I returned to Sloane, handing over to her the cup of peppermint tea.
Sloane took a small sip.
“Did I tell you that the baby’s a girl?”
“No, you didn’t. That’s exciting.”
“I’m surprised that Patrick didn’t mention it.”
I didn’t really know what to say.
“It was very good of him to still come with me to the ultrasound. He didn’t have to, not after--.”
“You told him he was the father when he wasn’t?”
“Yes,” Sloane confirmed with a sigh.
Giving a nod of my head, I found myself eyeing off the food, which must have been prepared at the last moment.
“I suppose that you’d like to know why I told Patrick he was the father, why I lied.”
“Well, I had been wondering, but I understand now. Patrick’s a good guy and you were in a difficult situation. Honestly, I can’t blame you. I mean, Patrick cares about you and that baby as if he was actually the father.”
“When Frank and Mary were going to adopt the baby, I was happy with that,” Sloane explained, slowly rubbing circles into her belly. “She would be with her father and her brothers and sisters. She’d have a good woman as her mother.”
“She has a good woman as her mother.”
Sloane cocked one eyebrow, as I gasped almost inaudibly, for I’d said the quiet part out loud.
“Look, I’m sorry, Sloane, I don’t pretend that I know anything about this situation and what you’re going through.”
“It’s not a situation I’m going through.”
“What that doesn’t explain, though, is why you told Patrick he was the father.”
“Everybody’s acting like he raped me. I loved him, I love him. Getting pregnant was never part of the plan, I’m not some homewrecking gold digger. I felt special when I was around him and I know that’s probably grooming, but it feels real, it felt real.”
“Does Mary know about this?”
Sloane shook her head, eyes closed.
“Of course not.”
Sloane opened her eyes again and looked straight at me.
“And I don’t plan to tell her.”
Sloane sighed heavily.
“I think it would be helpful if you spoke to a psychologist, have you done that?”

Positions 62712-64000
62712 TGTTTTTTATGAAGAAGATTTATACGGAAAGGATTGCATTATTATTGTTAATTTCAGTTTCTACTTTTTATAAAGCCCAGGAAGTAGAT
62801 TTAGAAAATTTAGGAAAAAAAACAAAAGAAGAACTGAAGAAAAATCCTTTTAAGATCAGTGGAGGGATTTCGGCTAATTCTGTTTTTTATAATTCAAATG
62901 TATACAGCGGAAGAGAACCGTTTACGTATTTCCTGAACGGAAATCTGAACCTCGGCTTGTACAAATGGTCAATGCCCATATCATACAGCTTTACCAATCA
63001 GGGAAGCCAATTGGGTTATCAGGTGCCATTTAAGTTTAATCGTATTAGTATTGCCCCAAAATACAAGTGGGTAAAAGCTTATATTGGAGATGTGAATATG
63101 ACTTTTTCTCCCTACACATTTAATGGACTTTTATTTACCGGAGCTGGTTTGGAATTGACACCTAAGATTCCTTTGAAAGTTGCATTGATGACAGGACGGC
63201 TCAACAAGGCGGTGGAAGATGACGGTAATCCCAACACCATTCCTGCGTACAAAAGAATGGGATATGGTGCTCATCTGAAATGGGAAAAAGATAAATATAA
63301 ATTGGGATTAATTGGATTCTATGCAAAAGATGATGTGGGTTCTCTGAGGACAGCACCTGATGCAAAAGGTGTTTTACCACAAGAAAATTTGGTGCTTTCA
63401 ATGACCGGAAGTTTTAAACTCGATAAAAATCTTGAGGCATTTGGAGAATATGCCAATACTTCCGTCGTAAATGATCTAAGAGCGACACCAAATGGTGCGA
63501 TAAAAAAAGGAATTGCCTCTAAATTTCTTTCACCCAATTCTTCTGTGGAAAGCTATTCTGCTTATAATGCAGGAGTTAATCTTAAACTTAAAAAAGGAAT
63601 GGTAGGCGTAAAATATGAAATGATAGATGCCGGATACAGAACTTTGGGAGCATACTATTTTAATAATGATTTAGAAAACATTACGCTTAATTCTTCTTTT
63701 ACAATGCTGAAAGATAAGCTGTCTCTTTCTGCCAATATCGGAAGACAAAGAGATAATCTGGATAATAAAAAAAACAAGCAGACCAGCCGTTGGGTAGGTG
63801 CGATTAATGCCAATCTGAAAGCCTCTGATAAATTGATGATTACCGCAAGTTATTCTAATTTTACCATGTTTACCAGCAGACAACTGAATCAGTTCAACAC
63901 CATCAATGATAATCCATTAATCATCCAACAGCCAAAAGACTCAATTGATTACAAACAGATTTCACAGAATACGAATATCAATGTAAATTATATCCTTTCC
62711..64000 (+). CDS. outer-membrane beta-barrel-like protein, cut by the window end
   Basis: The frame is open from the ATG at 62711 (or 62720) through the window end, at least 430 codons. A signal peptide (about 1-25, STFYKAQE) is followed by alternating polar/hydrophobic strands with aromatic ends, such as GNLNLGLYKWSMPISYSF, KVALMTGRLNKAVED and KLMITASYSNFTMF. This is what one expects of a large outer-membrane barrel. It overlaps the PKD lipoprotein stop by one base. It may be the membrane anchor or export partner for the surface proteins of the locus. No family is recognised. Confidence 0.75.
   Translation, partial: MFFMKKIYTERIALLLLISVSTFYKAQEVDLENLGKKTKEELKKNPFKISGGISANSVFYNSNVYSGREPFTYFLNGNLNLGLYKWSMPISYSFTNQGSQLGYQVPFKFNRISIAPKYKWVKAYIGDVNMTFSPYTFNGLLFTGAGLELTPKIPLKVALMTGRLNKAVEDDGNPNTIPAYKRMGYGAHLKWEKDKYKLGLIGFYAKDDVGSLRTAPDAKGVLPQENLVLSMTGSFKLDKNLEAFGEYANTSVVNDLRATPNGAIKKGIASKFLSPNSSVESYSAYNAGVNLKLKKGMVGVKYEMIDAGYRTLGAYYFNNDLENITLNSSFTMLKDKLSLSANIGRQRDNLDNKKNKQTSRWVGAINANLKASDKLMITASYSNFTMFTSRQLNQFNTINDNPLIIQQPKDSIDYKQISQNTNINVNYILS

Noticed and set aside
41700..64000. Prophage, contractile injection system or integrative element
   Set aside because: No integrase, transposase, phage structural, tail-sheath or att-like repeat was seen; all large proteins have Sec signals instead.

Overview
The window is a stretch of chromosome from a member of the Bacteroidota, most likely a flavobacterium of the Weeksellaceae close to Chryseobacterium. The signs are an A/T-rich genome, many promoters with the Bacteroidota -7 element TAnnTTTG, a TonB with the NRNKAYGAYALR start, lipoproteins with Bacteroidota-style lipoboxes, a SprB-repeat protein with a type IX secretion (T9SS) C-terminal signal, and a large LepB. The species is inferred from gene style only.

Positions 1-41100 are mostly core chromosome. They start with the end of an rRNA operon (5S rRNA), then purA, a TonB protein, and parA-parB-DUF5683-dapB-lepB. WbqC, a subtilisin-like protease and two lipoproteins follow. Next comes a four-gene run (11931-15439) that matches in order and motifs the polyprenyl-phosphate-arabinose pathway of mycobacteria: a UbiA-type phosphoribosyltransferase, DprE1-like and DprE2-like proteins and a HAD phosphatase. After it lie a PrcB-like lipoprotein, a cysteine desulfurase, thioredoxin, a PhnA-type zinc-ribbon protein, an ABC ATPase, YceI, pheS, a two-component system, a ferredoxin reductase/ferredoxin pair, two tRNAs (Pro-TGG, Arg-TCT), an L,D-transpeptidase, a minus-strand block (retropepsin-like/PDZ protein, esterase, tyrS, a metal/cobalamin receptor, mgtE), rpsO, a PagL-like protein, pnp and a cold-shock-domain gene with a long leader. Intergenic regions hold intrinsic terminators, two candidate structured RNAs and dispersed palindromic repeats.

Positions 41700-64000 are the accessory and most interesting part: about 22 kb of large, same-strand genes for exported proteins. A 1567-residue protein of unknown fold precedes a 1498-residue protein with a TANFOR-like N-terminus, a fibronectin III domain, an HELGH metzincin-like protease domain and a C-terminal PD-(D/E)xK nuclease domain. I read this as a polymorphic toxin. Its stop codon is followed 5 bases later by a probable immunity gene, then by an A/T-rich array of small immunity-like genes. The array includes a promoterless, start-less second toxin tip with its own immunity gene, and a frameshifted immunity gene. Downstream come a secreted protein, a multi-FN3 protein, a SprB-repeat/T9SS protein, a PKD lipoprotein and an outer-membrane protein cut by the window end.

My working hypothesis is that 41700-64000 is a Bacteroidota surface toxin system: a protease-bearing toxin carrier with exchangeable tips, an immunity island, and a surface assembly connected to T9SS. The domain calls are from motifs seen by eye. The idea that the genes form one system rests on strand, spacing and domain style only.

“No, I haven’t, I can’t afford that.”
“Alright, I’ve got cake and slice.”
All of a sudden, Tallulah was in front of us, carrying plates. I looked at her to convey that she’d interrupted something, but her expression only faltered a little.
“Yes, please, thank you, cake.” Sloane accepted one plate. “Thank you, Tallulah.”
I knew that my best friend and I weren’t going to get a moment alone to debrief. Therefore, I accepted some cake and slice and ate afternoon tea, while Maryam and Ricky made their way around. They were able to give us a brief hug, before needing to move onto the next group of guests. Once the church ladies started packing away, we took our cue to thank them, then depart. We stepped out of the church to cloudy skies, but to see that the rain had ceased. The wide arch of a rainbow stretched across the sky. Tallulah and I offered that we could drive Sloane to the reception.
“Thank you,” she said in a profuse tone, as she yanked her seatbelt across her chest and baby bump and fastened it. “I’m sure Mary will appreciate not being bothered again.”
“It’s alright,” Tallulah promised.
I snapped a photo of the rainbow out the window of the car. Tallulah drove in silence. I was too tired to make conversation. Gemma had gotten her own lift with the bridal party, to fulfil her duties as the photographer.